Ever wonder where the French Dip Sandwich came from? Contrary to the name, the sandwich does not have French origins, and was developed in Los Angeles in the early 1900s. Two restaurants claim it was first served by them – Philippe’s and Cole’s (both opened in 1908) – but there is strong controversy, even more than 100 years after the sandwich came about. Both restaurants are still in business, so if you happen to be in LA, you can check them out. It is thought that the name came about because the beef was served on a French roll, but there are a few other theories even about the name. The one fact that is certain is that this popular sandwich is absolutely All-American.
The original French Dip sandwiches did not come with dipping sauce on the side; rather the cut sides of the rolls were dipped in beef drippings or juices, making a “wet” sandwich. Nowadays, dozens of versions are served, most with a small bowl of dipping sauce. This classic sandwich is rarely made at home, and when served in restaurants and fast-food joints, is highly variable as to quality and taste. In fact, at most establishments, sliced roast beef (often pressed deli beef rather than the real thing) is served on substandard day-old buns which are dipped into au jus made from a packaged mix.
I once saw Caprial Pence do her version of a French dip on PBS, and her sandwich looked so good, I bought her book and made it at home. It was a hit. It was also a lot of work. I have since adapted her recipe for use in the slow cooker. Now that the multi-cookers are available, the meat is much easier to cook, since it can brown in the same pan as it is cooked. No worry if a multi-cooker isn’t available. The end result is the same if the roast is browned in a skillet and the meat is cooked in a standard slow cooker.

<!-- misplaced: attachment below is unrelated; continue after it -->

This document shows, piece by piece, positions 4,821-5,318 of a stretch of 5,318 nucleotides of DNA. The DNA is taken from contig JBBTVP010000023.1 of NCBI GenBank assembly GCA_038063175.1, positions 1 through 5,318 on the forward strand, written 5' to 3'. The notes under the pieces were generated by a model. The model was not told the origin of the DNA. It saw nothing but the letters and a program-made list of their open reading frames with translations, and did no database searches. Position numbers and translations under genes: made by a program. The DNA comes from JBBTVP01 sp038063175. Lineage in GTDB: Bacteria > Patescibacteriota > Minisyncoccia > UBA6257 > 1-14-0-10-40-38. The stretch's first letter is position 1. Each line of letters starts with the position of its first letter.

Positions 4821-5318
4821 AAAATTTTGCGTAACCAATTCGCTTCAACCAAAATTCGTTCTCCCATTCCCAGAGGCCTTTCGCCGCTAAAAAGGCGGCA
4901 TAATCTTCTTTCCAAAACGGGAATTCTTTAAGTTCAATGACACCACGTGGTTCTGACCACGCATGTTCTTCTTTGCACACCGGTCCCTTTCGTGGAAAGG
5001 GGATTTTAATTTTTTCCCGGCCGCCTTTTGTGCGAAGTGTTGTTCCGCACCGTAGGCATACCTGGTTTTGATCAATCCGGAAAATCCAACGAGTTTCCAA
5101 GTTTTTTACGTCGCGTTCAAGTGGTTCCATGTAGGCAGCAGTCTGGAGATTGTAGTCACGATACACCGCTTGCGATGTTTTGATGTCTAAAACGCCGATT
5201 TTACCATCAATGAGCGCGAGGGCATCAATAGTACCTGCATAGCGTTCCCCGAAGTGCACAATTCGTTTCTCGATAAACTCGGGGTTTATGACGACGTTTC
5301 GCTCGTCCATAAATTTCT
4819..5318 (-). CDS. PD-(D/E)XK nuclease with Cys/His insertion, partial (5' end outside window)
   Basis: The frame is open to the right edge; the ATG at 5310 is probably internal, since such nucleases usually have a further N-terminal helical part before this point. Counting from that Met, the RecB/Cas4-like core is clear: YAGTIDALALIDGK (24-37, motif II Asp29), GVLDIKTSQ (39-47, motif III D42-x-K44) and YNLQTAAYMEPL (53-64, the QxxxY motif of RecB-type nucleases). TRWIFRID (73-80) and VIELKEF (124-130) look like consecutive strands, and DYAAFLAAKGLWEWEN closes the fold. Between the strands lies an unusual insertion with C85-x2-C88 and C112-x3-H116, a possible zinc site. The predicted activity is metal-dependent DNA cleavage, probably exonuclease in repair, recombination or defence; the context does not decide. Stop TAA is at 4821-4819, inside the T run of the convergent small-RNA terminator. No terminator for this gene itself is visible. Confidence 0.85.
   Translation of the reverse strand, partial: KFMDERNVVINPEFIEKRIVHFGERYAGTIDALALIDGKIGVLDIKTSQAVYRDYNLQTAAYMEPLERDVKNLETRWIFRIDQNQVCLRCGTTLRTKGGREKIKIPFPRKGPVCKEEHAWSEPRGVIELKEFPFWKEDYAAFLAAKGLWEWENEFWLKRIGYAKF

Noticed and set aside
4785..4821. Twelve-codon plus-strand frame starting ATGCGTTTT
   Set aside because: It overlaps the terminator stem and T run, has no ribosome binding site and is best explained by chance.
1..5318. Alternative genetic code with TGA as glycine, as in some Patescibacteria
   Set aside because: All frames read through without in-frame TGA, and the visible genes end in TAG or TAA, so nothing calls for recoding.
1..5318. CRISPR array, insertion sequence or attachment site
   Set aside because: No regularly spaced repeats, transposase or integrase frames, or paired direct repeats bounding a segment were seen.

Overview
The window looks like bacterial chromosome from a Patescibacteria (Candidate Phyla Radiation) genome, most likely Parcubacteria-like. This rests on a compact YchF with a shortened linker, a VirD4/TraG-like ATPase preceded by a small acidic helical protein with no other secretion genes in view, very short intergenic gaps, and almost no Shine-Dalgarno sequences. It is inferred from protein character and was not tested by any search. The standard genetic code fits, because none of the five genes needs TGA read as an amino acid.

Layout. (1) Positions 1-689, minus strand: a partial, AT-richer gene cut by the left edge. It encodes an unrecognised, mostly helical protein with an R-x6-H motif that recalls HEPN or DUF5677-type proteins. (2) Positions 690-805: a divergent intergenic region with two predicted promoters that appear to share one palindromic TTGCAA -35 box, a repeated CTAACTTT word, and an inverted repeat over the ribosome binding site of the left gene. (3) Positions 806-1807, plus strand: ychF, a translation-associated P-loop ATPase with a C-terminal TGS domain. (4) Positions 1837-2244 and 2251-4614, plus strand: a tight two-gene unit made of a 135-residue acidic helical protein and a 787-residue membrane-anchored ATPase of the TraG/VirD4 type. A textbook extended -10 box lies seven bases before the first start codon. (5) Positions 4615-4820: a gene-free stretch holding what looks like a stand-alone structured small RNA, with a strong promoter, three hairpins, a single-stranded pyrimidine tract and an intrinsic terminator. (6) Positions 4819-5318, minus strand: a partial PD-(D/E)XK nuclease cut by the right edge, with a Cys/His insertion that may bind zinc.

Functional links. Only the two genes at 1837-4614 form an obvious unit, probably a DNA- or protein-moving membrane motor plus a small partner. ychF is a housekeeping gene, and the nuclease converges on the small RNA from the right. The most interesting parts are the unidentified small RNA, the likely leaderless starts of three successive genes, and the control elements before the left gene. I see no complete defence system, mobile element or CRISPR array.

Slow Cooker Chipotle & Herb French Dips are a bit different from the classic, in that the cooking juices are much more flavorful and there is no need to use a mix; the slow cooker makes plenty of rich au jus for dipping. Make sure you use impeccably fresh rolls for your sandwiches; they should be crisp on the outside and soft on the inside – in other words, purchased or made the day of serving and not stored in a plastic bag to change the texture; soft rolls make for soggy sandwiches.
2 1/2 pounds top round roast
Coarse sea salt
Coarsely cracked black pepper
1 tablespoon vegetable oil
3 cloves garlic, finely minced
1 cup dry red wine
1 cup water
1 1/2 tablespoons granular beef bouillon
3 to 4 sprigs fresh thyme
2 medium shallots, finely chopped
2 dried chipotle peppers, (2" long each) soaked in hot water for a few minutes and finely choppe
8 crusty French rolls
- Press a generous amount of coarse sea salt and coarse pepper on all surfaces of the roast.
- Heat the vegetable oil in a skillet or the pan of a multi-cooker (easiest).
- Brown the roast on all sides. If not using a multi-cooker, transfer the roast to a 4-6 quart slow cooker; scrape any dripping from the skillet into the slow cooker.
- Add the garlic, red wine, water, beef bouillon, thyme springs, shallots, and chipotle peppers.
- Cover, set the slow cooker to low, and let cook 4-6 hours or until tender.
- Remove the roast to a cutting board and let stand a few minutes before slicing into thin slices; return the meat to the slow cooker to stay warm.
- Pour the juices through a strainer over the meat slices.
- Slice each of the rolls and toast them (or not, as you prefer).
- Divide the meat slices between the rolls.
- Serve each sandwich with a small cup of the juices for dipping.
Amount Per Serving
Calories 287 Calories from Fat 65
Percent Total Calories From: Fat 23% Protein 51% Carb. 26%
Nutrient Amount per
Total Fat 7 g
Saturated Fat 2 g
Cholesterol 90 mg
Sodium 388 mg
Total Carbohydrate 19 g
Dietary Fiber 0 g
Sugars 0 g
Protein 37 g
Vitamin A 3% Vitamin C 1% Calcium 0% Iron 23%